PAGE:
Wendy Watkins, VP, corporate communications, Hormel: Perhaps the greatest role we can play is to ensure the narrative and the storytelling of DEI is authentic and transparent. And that those stories are told in a way [that affects] change. We have the power to help people and communities feel that sense of belonging and connection.

PRNEWS: What cultural shift at your organization, or within your industry, have you participated in over the last year, and what communication tactics did you lean on most?

Schraml: Last year, Medela introduced 16 weeks of fully paid parental leave to its U.S. employees. I shared insights from employee feedback, highlighting the change as a way to strengthen the company’s mission.

The length of time for the benefit reflects this: the 16-week period is based on clinical guidance about the rate at which the bond between mother and child develops. Our communication tactics included research and discussion, media outreach, interviews with leadership and an email program.

Ba: I was an advisor for the launch of my company’s DEI strategy “All IN,” in June. This required us to launch internally first to get employees engaged (through videos, internal road shows, town halls), and then externally, through social media.

I am also the communication lead at my company to address the lack of diversity in clinical trials. There are a lot of initiatives in my company to increase minority participation in trials.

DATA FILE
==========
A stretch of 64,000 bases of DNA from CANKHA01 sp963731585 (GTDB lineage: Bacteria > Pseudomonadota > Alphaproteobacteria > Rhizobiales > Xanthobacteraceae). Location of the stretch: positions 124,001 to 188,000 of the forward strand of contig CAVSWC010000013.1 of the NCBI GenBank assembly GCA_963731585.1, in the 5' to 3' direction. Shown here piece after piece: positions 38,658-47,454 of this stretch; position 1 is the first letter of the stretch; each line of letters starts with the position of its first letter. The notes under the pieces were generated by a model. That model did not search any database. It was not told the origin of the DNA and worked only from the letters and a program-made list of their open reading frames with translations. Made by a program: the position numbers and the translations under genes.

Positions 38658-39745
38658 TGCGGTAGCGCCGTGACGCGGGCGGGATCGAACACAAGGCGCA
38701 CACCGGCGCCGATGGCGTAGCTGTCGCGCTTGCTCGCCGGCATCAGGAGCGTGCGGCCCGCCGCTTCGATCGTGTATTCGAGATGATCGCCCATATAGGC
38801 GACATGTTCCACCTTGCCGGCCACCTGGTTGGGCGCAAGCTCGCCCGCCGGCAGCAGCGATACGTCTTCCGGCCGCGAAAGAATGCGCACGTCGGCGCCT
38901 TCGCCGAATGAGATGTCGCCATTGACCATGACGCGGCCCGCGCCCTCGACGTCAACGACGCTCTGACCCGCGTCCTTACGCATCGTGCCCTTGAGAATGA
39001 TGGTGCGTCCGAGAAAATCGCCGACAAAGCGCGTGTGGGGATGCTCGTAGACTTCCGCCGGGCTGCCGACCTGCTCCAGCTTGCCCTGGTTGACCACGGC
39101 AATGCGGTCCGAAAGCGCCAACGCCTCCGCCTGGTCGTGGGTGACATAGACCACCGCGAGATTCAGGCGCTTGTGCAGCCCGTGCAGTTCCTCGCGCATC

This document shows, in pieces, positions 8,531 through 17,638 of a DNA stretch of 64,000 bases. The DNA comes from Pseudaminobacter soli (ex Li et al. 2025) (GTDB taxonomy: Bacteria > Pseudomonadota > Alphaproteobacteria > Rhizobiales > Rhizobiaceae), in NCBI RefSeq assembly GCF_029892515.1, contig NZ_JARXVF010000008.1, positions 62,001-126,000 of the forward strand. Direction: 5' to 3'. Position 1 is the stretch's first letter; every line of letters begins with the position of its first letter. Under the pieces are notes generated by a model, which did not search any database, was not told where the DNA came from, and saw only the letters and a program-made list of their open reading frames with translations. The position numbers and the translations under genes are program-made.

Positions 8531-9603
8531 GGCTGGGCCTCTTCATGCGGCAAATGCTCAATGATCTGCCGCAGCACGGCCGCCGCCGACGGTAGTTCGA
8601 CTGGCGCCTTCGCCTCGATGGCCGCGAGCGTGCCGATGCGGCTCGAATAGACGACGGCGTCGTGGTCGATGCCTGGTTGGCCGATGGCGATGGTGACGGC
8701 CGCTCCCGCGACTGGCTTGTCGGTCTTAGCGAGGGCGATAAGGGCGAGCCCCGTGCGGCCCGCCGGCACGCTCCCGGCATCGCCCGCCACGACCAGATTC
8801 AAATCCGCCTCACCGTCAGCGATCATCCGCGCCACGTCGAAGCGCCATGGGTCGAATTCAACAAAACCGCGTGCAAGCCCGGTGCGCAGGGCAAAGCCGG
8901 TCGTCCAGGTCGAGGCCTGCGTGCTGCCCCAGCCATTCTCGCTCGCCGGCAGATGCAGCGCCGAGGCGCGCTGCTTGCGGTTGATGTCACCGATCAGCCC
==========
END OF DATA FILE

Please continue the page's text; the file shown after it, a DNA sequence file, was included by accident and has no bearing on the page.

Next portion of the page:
PRNEWS: What would you tell communicators who have been trying to shift workplace or industry culture, but who feel it's fallen short?

Marshall: If you believe your organization has fallen short, speak up. Let the organization know about its shortcomings, but make sure to raise ideas for solutions. Be the change agent that you want to see within your industry and others will follow your lead.

Schraml: Don’t give up! Implementing lasting change can take time. Be prepared to share insights, be it data in the form of customer feedback, employee sentiment or industry best practices. Showing how the shift can have a positive impact on your business motivates change long-term.

Watkins: Embrace and own your role as a consultant, change-maker and thought leader. This is a time when all eyes are on companies to enact positive change and lead with purpose. Ultimately, the counsel of PR and communication professionals will help create a strong reputation and better business results.

Hollister: Recognize that cultural change is a journey, not a box you can check off. Sometimes it will feel like you’re taking two steps forward and one step back. Ration your energy so that you are ready to fight the important battles and use your voice over a long period. You’re no good to anyone or any cause if you’re burned out.

Try not to take challenges, obstacles or failures personally. What you are doing today is setting the groundwork to continue to make change tomorrow–even if you can’t feel that progress in the moment.